Led by a team of Western students, a new social enterprise focused on providing affordable and accessible breast milk to mothers and children in need hopes to improve infant mortality rates and empower families worldwide, according to the organization’s founders.
MilkyWay – created by Social Science students Harnoor Minhas, Michelle Gao, Pranavi Cheemakurti and Linda Bao – seeks breast milk donations from women across North America and then distributes the milk to those mothers and children who need it the most.
While the company has yet to ship its first batch, MilkyWay has gained traction in the last three months having taken part in a Hult Prize competition in San Francisco, participated in a W5 entrepreneurial pitch contest and worked with Propel Entrepreneurship, as well as spoken with venture capitalists, non-governmental organizations and Enactus Western.
“The more we worked on it, the more we found it was almost globally applicable to launch, with refugees in so many communities around the world,” Cheemakurti said. “There is a lot of leg work to be done before we send that first batch out; we are in the process of figuring out the partnerships and financing to get started.”
While a handful of breast milk donation programs exist in some Canadian hospitals, it is not a mainstream concept, Cheemakurti stressed.
“They’re not having much of an impact with lack of funding,” the Bachelor of Management and Organizational Studies student added. “So, by starting milk banks separate from the hospitals, we want to be able to help those who need it – Canada or around the world.”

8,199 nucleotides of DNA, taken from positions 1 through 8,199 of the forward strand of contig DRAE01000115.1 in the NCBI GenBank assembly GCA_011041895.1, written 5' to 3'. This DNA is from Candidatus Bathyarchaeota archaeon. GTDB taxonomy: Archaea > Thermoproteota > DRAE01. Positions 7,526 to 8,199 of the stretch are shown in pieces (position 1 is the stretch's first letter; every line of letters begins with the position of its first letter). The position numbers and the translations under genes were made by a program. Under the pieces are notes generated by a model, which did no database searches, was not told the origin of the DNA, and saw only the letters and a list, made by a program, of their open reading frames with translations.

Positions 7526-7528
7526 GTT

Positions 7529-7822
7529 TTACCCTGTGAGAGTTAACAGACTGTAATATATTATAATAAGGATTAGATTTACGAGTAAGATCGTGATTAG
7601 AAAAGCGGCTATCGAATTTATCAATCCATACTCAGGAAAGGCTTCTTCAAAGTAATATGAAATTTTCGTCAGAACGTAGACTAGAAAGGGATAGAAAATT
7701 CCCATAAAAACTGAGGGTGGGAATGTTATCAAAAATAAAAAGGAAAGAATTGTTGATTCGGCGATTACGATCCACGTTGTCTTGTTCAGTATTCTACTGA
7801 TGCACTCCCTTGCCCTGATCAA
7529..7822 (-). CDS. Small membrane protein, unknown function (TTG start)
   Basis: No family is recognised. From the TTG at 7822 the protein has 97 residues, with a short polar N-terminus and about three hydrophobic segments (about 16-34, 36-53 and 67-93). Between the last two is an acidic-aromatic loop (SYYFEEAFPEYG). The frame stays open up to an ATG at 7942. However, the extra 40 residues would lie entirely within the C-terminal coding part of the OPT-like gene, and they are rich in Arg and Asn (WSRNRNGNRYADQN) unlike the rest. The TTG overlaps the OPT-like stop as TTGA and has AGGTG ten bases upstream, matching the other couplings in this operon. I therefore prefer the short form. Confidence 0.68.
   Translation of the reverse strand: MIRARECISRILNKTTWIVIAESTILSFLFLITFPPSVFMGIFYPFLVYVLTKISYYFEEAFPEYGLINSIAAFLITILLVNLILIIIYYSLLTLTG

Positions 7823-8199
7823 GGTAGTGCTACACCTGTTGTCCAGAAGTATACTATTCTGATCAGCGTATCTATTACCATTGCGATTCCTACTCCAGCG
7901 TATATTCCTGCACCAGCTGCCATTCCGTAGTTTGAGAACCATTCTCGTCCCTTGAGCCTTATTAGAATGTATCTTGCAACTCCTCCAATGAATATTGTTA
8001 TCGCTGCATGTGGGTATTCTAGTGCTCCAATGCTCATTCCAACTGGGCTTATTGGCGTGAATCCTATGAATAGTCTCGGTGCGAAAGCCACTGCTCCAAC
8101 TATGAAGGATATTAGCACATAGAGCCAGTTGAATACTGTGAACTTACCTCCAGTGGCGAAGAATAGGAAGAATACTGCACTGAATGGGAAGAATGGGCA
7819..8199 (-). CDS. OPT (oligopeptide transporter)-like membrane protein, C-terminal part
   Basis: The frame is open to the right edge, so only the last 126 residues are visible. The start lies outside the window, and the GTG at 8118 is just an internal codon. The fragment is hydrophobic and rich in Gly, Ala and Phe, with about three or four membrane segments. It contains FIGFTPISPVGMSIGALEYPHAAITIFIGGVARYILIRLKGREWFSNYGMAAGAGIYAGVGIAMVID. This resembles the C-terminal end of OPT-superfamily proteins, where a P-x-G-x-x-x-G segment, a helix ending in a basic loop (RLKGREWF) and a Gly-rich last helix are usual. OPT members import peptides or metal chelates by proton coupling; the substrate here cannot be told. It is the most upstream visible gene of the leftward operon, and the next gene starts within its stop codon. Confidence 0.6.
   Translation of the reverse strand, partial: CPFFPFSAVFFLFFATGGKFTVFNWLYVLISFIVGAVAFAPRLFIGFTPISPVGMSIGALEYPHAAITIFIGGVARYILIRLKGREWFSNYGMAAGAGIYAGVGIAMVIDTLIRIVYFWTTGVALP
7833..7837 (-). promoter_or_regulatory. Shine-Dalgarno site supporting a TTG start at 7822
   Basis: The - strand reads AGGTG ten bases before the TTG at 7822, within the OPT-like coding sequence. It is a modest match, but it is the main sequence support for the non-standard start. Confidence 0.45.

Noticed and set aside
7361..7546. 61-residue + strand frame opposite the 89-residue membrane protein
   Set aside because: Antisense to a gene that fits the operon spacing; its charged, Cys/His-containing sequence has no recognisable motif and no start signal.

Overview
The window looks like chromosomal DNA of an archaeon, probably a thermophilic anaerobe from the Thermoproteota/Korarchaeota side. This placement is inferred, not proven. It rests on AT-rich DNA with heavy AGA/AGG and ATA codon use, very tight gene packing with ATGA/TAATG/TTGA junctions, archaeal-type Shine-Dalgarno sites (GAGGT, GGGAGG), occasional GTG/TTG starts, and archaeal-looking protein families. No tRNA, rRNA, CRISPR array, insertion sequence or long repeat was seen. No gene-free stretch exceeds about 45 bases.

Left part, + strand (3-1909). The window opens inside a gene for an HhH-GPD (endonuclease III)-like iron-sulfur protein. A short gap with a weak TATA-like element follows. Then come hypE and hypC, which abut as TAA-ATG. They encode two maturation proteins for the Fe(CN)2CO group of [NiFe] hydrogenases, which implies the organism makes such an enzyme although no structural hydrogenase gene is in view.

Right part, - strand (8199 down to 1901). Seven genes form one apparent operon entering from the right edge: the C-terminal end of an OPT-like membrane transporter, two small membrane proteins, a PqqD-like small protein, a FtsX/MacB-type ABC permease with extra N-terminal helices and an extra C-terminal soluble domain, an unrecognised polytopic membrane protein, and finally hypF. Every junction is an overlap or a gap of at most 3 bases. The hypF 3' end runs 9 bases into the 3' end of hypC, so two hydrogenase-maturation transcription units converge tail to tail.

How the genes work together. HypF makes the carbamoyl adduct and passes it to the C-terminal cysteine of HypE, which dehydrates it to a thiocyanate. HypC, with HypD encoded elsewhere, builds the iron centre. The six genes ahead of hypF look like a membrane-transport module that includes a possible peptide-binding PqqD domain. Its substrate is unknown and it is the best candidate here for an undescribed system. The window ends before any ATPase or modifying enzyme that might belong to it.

The most challenging part of the initiative was not convincing people to donate, but the cultural stigma in some developing communities around religion or culture. “That has been the most time-consuming, to get people to accept the donated breast milk,” Cheemakurti said. “By partnering with non-governmental organizations, they give us credibility.”
While certain non-governmental organizations are currently helping marginalized communities through the distribution of infant formula, MilkyWay is working on substituting the formula with the donated breast milk, packaged in Tetra Paks, allowing for a six-month shelf life.
The use of unsanitary or unsafe water supplies to make the formula in some developing countries is another potential problem MilkyWay can address through using the donated breast milk.
“The biggest thing for us was getting the facts as to why breast milk is better than infant formula. Once we did this, and explained it to those we pitched to, they understood the need for our product,” said Minhas, a first-year Political Science student. “Over the last century or so there has been a shift from breast milk to formula, especially in developing counties. It’s a big social norm we are tackling – a lot has to do with developing world women thinking formula is better.”
The World Health Organization recommends breastfeeding as the best choice for babies, helping to defend against infections, prevent allergies and protect against a number of chronic conditions. It is suggested babies breastfeed exclusively for the first six months and, beyond that, continue until at least two years or longer, if mother and baby are willing.
“With the nongovernmental organizations providing the formula, they may be perpetuating the idea that formula is good. So, we hope to change that to a more natural process for them.”
Milky Way has grown beyond its initial social enterprise competition pitch into something the students realize is needed to help those who can’t speak for themselves – the infants.
“We’ve spent so much time on this, we’ve developed a passion and an attachment to it, and we want to actualize in real life, beyond competitions, on our own,” said Bao, a first-year Economics student. “We’re now looking for partners and a possible pilot study here in London. We have the intention of keeping this going and we’re excited to see what will happen as the opportunities continue to grow.”